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Spark - Map, Reduce and Filter

In this first post about Spark, I'll show some examples using the PySpark Map function join with Reduce, ReduceByKey and Filter, in order to produce the new RDDs and finally the output.
First of all some definitions:

Map: Transforms a series of elements by applying a fuction individually to each elements in the series.
Input: One parameter function that returns a new value
Return: a new RDD by applying a function to each element of this RDD.
Filter: Apply a function individually to each elements in the series depending a condition.
Input: One parameter function that returns a new value
Return: a new RDD containing only the elements that satisfy a condition.
Reduce: Apply a function on a couple of elements in the series.
Input: two parameters function that combines the two parameter
Return: Return a new value.

This link explains clearly the PySpark API using graphics.
And here more information about lambda function.

Here some examples:

How calculate the average, the min and Max:
We can compute the statistics by applying a map to the access_logs RDD. The lambda function we want for the map is to extract the content_size field from the RDD. The map produces a new RDD containing only the content_sizes (one element for each Row object in the access_logs RDD). To compute the minimum and maximum statistics, we can use min() and max() functions on the new RDD. We can compute the average statistic by using the reduce function with a lambda function that sums the two inputs, which represent two elements from the new RDD that are being reduced together. The result of the reduce() is the total content size from the log and it is to be divided by the number of requests as determined using the count() function on the new RDD.

content_sizes = log: log.content_size).cache()
print 'Content Size Avg: %i, Min: %i, Max: %s' % (
    content_sizes.reduce(lambda a, b : a + b) / content_sizes.count(),

First example of using Map, ReduceByKey and Filter:

hostCountPairTuple = log: (, 1)) // First we create a new RDD by using a lambda function to extract the host field from the 
                                                                // access_logs RDD using a pair tuple consisting of the host and 1 which will let us count how many records 
                                                                // were created by a particular host's request.

hostSum = hostCountPairTuple.reduceByKey(lambda a, b : a + b) // Using the new RDD, we perform a reduceByKey function with a lambda function that adds the two values.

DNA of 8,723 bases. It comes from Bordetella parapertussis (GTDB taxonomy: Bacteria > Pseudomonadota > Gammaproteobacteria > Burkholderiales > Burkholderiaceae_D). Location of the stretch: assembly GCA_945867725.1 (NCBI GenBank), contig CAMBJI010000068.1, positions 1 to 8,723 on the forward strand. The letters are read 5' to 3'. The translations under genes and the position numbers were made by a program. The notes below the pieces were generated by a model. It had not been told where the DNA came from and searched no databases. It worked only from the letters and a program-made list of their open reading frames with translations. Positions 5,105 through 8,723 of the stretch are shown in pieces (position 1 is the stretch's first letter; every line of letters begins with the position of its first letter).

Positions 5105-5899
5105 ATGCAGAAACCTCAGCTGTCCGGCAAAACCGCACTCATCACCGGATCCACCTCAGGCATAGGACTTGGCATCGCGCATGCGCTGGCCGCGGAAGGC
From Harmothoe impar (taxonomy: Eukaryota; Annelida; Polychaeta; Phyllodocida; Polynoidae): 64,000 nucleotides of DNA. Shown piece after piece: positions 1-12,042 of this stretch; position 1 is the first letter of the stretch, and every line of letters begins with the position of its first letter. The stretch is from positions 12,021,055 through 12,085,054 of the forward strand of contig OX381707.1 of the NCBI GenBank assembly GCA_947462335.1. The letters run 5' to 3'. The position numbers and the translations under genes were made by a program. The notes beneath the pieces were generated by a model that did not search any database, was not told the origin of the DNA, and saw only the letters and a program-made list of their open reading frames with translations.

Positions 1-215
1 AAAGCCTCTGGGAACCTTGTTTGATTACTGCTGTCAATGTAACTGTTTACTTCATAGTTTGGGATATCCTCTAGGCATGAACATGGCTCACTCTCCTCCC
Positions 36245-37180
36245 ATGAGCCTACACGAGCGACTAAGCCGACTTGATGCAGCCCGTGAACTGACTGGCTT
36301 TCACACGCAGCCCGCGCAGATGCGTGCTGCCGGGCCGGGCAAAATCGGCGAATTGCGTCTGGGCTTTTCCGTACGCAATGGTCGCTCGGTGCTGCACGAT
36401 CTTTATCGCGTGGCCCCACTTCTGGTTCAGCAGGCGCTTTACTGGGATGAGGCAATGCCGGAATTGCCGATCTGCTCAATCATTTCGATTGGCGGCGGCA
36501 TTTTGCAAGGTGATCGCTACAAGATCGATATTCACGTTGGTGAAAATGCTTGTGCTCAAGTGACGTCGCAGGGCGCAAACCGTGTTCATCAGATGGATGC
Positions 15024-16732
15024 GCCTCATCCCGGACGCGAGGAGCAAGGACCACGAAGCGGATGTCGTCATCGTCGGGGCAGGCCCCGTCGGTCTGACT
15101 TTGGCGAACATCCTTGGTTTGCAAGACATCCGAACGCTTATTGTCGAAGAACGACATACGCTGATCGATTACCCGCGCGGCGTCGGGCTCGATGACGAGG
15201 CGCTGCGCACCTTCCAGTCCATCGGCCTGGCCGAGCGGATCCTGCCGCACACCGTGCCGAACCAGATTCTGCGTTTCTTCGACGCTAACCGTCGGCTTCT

hostMoreThan10 = hostSum.filter(lambda s: s[1] > 10)  // We then filter the result based on the count of accesses by each host (the second element of each pair) being greater than 10.
hostsPick20 = (hostMoreThan10   
               .map(lambda s: s[0]) //   we extract the host name by performing a map with a lambda function that returns the first element of each pair.
               .take(20))  // we extract 20 elements from the resulting RDD

Second example of using Map, ReduceByKey and Filter:
What are the top ten endpoints which did not have return code 200? Create a sorted list containing top ten endpoints and the number of times that they were accessed with non-200 return code. Think about the steps that you need to perform to determine which endpoints did not have a 200 return code, how you will uniquely count those endpoints, and sort the list.

not200 = (access_logs
          .map(lambda log: (log.endpoint, log.response_code))
          .filter(lambda s: s[1] != 200)
          .map(lambda log: (log[0], 1))
          .reduceByKey(lambda a, b : a + b))

#print not200
#endpointCountPairTuple = not200.distinct()
#endpointSum = not200.count()
endpointSum = not200
#print endpointSum

topTenErrURLs = not200.takeOrdered(10, key=lambda x : -x[1])
print 'Top Ten failed URLs: %s' % topTenErrURLs

Example using Map and ReduceByKey:
How many unique hosts are there in the entire log?

hosts = (access_logs
        .map(lambda log: (,1))
        .reduceByKey(lambda a, b : a + b))

#uniqueHosts = hosts.reduceByKey(lambda a, b : a + b)
uniqueHosts = hosts
uniqueHostCount = uniqueHosts.count()
print 'Unique hosts: %d' % uniqueHostCount

More complex example using Map:
If I have a structure like this

[('b000jz4hqo', ['clickart', '950', '000', 'premier', 'image', 'pack', 'dvd', 'rom', 'broderbund']), ('b0006zf55o', ['ca', 'international', 'arcserve', 'lap', 'desktop', 'oem', '30pk', 'oem', 'arcserve', 'backup', 'v11', '1', 'win', '30u', 'laptops', 'desktops', 'computer', 'associates']), ('b00004tkvy', ['noah', 'ark', 'activity', 'center', 'jewel', 'case', 'ages', '3', '8', 'victory', 'multimedia']), 

where "b000jz4hqo" is the ID and the list of values into the "[]" are the tokens, which is the ID with the largest number of tokens?
I'll create the function "findBiggestRecord" and this code.

def findBiggestRecord(vendorRDD):
        vendorRDD (RDD of (recordId, tokens)): input Pair Tuple of record ID and tokens
        list: a list of 1 Pair Tuple of record ID and tokens
    mappa = (id,list): (id,len(list))).takeOrdered(1, lambda s: -1 * s[1]) // Main part of code
    return mappa

biggestRecordAmazon = findBiggestRecord(amazonRecToToken)

The result will be like this

[('b000o24l3q', 1547)]

But if I want that the value of biggestRecordAmazon returns to use in this sentences (note the array...)

print 'The Amazon record with ID "%s" has the most tokens (%s)' % (biggestRecordAmazon[0][0],

Then I have to change the "main part of code" to

mappa = (id,list): (id,list,len(list))).takeOrdered(1, lambda s: -1 * s[2])

where I added a new columns with all the tokens and I calculated the order on the third.